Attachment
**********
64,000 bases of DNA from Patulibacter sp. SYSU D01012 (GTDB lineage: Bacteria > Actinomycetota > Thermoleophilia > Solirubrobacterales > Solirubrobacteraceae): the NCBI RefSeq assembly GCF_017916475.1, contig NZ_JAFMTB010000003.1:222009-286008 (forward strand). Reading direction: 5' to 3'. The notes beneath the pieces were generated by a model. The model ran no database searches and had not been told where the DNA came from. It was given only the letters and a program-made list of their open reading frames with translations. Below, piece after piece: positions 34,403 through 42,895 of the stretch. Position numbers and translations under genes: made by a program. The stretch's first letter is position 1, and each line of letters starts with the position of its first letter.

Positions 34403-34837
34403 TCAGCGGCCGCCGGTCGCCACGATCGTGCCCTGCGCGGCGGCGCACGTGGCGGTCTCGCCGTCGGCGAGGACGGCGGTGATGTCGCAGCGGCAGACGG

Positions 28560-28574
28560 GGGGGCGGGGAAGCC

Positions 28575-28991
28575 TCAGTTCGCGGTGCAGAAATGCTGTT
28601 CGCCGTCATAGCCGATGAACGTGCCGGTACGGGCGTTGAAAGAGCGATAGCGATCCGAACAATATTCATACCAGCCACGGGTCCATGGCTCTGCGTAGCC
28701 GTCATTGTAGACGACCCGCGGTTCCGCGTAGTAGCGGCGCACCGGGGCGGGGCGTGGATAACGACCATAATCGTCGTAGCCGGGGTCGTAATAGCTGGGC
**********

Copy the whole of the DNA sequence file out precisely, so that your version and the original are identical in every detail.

64,000 bases of DNA from Patulibacter sp. SYSU D01012 (GTDB lineage: Bacteria > Actinomycetota > Thermoleophilia > Solirubrobacterales > Solirubrobacteraceae): the NCBI RefSeq assembly GCF_017916475.1, contig NZ_JAFMTB010000003.1:222009-286008 (forward strand). Reading direction: 5' to 3'. The notes beneath the pieces were generated by a model. The model ran no database searches and had not been told where the DNA came from. It was given only the letters and a program-made list of their open reading frames with translations. Below, piece after piece: positions 34,403 through 42,895 of the stretch. Position numbers and translations under genes: made by a program. The stretch's first letter is position 1, and each line of letters starts with the position of its first letter.

Positions 34403-34837
34403 TCAGCGGCCGCCGGTCGCCACGATCGTGCCCTGCGCGGCGGCGCACGTGGCGGTCTCGCCGTCGGCGAGGACGGCGGTGATGTCGCAGCGGCAGACGG

Positions 28560-28574
28560 GGGGGCGGGGAAGCC

Positions 28575-28991
28575 TCAGTTCGCGGTGCAGAAATGCTGTT
28601 CGCCGTCATAGCCGATGAACGTGCCGGTACGGGCGTTGAAAGAGCGATAGCGATCCGAACAATATTCATACCAGCCACGGGTCCATGGCTCTGCGTAGCC
28701 GTCATTGTAGACGACCCGCGGTTCCGCGTAGTAGCGGCGCACCGGGGCGGGGCGTGGATAACGACCATAATCGTCGTAGCCGGGGTCGTAATAGCTGGGC